Staples is launching a new networking hub and an expanded retail presence following the success of a pilot program for its Staples Connect smart-home platform. Connect debuted in 32 Staples retail stores in January of this year, complete with a Linksys-made Connect Hub, an app, and an assortment of supported devices from various hardware partners.
The office-supply retailer announced today that now 500 stores, roughly a third of its physical locations in the US, will carry the Connect kiosk, as well as a new $80 D-Link-made hub that adds Zigbee and low-power Bluetooth to its roster of supported wireless-networking protocols.
In addition, Staples announced new partners for its Connect products. The new D-Link edition of its Connect Hub will now support wearable devices, including the Jawbone UP24 connected wristband. In the fall of this year, Staples will also launch an interactive menu on select Samsung smart TVs, letting users control their smart home devices using a standard TV remote. Staples is also adding a Windows 8 app for its hub, which, along with apps for iPhone, iPad, Android and the Web, gives Connect the broadest range of native device support.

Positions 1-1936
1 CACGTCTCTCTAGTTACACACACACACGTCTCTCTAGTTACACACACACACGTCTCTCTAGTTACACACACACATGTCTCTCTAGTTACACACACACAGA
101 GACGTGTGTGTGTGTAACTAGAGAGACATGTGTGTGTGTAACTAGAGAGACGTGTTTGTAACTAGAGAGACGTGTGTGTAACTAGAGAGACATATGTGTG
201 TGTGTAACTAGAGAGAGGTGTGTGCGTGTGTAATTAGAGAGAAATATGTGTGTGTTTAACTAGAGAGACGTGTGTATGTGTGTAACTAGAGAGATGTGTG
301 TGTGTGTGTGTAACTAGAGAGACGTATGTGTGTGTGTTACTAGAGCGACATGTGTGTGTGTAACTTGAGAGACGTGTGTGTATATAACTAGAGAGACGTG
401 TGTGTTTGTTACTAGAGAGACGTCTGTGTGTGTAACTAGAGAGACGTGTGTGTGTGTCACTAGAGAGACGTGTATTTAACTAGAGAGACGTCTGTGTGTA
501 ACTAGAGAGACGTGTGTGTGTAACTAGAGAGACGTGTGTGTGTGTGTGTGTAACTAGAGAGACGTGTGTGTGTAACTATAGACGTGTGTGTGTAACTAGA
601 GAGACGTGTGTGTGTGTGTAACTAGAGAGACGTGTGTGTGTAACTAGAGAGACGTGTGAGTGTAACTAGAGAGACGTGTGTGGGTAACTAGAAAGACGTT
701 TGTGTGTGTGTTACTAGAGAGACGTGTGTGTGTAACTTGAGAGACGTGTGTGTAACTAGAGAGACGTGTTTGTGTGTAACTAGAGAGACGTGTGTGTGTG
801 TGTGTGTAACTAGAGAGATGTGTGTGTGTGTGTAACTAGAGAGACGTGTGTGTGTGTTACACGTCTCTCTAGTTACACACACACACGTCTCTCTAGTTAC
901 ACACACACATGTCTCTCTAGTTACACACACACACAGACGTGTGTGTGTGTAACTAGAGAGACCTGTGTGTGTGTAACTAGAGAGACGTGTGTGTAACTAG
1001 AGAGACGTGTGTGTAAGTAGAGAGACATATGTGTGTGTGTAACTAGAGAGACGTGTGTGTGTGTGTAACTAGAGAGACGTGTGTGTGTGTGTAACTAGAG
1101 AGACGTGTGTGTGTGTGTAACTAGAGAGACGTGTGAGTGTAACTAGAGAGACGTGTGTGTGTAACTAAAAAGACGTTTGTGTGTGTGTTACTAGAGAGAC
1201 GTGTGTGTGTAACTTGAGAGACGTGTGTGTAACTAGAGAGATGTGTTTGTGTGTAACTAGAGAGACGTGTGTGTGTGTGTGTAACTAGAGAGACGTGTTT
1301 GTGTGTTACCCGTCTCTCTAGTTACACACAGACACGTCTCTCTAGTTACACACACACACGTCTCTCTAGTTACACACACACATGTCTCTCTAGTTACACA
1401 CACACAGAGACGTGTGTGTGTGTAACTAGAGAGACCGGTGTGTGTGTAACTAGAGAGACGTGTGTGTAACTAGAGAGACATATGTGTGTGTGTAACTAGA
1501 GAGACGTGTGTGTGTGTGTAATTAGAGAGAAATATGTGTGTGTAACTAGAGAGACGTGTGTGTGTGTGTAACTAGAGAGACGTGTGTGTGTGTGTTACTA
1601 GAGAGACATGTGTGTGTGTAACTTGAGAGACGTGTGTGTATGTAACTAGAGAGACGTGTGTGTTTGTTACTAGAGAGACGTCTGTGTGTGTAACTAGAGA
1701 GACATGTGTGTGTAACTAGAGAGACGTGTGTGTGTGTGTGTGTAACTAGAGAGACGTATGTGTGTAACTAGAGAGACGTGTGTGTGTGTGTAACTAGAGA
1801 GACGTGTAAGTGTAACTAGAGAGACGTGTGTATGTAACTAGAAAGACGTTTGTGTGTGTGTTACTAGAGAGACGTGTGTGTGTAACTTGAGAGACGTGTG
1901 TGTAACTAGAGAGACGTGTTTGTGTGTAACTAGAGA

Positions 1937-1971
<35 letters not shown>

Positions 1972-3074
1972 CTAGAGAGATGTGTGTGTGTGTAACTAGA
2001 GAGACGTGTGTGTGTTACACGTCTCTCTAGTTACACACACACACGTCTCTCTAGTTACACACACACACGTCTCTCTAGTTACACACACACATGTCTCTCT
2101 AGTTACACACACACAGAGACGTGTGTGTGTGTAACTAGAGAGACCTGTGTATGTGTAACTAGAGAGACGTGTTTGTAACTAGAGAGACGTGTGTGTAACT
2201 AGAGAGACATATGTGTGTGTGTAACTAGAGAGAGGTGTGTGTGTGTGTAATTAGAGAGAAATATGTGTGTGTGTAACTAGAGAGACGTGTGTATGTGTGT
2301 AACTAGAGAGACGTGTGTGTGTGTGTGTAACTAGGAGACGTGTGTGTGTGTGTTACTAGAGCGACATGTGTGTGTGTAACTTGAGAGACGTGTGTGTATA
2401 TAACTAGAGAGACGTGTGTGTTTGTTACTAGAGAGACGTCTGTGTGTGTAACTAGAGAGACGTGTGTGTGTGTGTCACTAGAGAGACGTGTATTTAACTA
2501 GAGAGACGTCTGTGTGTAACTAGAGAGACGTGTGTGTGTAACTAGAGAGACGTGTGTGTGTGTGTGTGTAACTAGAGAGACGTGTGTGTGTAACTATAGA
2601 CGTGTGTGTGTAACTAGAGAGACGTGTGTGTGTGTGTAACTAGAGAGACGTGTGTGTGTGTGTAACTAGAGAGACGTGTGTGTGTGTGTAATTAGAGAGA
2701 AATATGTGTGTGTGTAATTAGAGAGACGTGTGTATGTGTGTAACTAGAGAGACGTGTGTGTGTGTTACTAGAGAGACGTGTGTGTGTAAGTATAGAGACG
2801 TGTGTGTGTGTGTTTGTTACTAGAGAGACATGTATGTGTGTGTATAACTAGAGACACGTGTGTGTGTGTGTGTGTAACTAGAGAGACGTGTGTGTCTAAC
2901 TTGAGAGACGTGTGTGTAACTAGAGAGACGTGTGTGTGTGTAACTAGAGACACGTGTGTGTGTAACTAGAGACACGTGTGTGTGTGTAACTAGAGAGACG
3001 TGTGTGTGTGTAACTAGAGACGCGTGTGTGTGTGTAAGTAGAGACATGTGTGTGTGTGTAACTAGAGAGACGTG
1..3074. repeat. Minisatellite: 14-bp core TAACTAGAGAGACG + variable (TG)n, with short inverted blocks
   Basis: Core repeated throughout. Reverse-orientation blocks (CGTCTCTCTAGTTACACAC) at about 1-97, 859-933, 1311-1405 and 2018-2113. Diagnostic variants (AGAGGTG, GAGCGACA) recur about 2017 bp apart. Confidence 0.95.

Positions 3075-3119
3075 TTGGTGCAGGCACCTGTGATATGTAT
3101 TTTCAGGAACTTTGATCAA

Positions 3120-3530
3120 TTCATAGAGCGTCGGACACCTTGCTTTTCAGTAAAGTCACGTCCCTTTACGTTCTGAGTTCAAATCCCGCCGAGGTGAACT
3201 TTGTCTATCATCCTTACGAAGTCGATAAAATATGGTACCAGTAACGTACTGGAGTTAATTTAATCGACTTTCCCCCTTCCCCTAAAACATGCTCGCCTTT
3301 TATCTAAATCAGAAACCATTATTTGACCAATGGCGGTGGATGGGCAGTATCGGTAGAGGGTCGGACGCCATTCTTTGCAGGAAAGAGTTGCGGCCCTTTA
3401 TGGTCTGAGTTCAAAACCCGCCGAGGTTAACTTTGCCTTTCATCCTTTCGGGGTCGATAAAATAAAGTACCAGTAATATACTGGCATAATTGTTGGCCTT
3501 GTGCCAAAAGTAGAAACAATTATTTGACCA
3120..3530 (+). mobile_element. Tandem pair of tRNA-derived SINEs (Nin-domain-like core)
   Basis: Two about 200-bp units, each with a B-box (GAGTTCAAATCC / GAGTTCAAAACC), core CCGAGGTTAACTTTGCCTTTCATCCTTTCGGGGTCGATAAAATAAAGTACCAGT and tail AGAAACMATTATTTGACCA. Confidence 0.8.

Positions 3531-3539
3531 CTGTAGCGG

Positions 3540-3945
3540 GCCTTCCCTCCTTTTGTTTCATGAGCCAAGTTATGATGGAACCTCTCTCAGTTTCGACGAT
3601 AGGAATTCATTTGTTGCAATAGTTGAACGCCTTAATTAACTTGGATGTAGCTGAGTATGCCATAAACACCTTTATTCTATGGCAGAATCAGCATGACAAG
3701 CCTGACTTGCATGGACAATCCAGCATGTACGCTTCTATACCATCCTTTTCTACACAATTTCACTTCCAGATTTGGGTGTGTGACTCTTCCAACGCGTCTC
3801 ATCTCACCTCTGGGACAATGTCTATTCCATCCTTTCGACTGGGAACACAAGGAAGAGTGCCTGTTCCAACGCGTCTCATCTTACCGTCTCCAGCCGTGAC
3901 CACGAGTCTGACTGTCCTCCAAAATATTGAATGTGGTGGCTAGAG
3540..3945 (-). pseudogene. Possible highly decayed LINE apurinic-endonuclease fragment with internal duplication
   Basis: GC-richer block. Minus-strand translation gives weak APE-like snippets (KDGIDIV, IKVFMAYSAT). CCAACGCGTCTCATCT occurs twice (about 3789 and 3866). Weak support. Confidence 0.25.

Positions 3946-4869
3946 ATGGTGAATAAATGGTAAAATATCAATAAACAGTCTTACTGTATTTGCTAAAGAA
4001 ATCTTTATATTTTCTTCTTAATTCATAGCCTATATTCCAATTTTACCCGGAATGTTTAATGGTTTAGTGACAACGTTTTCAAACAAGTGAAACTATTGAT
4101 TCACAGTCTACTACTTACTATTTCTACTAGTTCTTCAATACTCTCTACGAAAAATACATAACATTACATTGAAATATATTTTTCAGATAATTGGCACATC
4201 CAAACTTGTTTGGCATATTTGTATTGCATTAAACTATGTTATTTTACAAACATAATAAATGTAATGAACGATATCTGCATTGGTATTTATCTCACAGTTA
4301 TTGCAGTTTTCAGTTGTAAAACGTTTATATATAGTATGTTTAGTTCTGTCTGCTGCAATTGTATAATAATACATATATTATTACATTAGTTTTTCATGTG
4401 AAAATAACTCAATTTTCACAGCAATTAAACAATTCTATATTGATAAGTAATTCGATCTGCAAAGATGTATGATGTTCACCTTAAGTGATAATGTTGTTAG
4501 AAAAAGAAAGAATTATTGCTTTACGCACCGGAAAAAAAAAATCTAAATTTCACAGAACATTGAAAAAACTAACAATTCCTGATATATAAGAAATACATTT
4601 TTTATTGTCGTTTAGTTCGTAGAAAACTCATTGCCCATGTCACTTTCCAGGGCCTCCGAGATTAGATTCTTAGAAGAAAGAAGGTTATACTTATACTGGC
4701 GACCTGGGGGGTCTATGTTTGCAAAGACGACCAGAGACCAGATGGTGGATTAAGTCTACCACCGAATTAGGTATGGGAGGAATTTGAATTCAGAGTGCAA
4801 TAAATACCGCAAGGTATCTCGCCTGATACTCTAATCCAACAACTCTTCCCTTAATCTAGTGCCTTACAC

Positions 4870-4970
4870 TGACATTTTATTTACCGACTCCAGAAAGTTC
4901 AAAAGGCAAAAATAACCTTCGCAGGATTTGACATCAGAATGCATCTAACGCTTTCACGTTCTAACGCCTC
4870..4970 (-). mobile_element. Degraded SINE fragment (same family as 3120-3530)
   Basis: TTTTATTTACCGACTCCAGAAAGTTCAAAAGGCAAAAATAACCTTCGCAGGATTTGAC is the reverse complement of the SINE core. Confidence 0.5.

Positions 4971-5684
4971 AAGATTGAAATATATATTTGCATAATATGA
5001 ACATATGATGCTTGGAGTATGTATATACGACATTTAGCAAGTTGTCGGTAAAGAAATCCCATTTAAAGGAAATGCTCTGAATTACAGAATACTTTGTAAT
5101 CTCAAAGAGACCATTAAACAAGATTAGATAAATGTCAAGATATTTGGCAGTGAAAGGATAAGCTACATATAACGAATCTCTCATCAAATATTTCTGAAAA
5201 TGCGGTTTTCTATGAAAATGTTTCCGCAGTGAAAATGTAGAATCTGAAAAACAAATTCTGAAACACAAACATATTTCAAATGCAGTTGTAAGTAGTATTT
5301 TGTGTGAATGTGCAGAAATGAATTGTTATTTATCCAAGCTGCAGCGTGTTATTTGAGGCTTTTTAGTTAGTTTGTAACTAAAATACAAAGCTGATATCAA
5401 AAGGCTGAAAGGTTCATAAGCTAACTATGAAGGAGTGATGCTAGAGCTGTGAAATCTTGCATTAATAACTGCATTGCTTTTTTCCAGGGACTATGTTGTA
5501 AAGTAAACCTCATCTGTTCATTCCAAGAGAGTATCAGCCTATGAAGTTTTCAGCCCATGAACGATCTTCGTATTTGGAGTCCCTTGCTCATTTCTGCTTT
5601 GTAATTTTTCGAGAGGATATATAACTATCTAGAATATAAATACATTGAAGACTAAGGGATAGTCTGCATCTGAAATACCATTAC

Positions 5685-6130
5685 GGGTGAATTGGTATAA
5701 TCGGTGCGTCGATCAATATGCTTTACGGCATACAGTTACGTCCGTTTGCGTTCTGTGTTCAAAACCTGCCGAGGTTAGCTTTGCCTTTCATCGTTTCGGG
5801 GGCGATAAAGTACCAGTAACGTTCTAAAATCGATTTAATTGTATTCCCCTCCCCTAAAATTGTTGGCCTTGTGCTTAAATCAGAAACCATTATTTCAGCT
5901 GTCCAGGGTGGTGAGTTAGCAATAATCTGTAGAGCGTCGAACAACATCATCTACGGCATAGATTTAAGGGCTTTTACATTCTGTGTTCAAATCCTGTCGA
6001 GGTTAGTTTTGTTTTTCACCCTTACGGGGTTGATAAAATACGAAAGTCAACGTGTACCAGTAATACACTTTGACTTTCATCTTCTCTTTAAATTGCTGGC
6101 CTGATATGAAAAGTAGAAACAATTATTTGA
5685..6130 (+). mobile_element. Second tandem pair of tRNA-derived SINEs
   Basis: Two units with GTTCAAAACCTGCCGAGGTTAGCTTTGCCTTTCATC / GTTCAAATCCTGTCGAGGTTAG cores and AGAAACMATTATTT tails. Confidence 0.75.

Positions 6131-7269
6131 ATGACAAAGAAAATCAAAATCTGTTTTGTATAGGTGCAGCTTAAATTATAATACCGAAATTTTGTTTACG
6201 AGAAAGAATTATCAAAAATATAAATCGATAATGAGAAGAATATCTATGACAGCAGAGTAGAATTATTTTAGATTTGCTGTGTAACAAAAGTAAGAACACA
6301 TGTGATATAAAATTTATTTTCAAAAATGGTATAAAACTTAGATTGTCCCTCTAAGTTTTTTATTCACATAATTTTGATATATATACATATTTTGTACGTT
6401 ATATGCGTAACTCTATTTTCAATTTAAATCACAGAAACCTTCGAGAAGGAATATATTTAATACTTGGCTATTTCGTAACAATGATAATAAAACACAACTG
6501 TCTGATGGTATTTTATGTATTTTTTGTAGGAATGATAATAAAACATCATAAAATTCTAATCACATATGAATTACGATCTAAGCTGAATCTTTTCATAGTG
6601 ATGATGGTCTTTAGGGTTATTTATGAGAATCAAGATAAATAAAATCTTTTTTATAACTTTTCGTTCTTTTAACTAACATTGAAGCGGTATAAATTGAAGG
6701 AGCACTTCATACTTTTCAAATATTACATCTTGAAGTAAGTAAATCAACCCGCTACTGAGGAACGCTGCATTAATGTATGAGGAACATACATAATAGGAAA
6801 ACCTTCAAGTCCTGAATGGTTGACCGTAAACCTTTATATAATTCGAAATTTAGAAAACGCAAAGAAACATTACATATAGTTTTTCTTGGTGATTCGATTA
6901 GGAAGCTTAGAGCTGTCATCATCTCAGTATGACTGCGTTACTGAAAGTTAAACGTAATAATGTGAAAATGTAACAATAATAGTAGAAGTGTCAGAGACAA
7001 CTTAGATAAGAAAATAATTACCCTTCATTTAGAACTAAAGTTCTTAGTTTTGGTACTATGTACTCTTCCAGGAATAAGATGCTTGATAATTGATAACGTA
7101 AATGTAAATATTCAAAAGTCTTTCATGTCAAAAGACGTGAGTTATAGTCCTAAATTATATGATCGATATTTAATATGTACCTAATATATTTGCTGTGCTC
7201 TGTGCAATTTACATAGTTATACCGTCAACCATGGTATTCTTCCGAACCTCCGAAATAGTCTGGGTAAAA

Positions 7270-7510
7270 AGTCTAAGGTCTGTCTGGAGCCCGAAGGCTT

Staples is announcing this expansion in a busy time for smart-home platforms. Apple announced its HomeKit framework to integrate device support into iOS. Google-owned Nest recently launched its own set of third-party device integrations, and others players including Microsoft, SmartThings, and crowdfunded product-development firm Quirky have come to market with their own platform strategies. Add to that competition Staples' recent wave of store closings in the US, and the idea of buying into a Staples-made home-automation kit may not seem like the obvious first choice.
On the other hand, Staples remains a go-to provider for many small businesses. Microsoft's partnership with Insteon, another home-automation hub maker, also has small-business customers in mind, but throw in Staples' in-person installation service, and they may just have an advantage for that potentially lucrative customer base.
The original Staples Connect hub from Linksys will remain available for purchase, down to $50 from its $100 launch price tag. When I suggested that they were practically giving it away, a Staples spokesperson affirmed that a razor/blade model is their ultimate goal. SmartThings has said the same thing.
The ultimate question for Staples is likely how many platforms the smart-home market can support. If device makers line up behind Apple and Google/Nest, the Connect Hub might look like an also-ran. It's probably too early to call, and according to the company, it took only six months for its platform strategy to prove itself worthy of expanding. Still, given the speed at which the smart home is evolving, I'd give it another six months before investing too heavily in this platform or any other.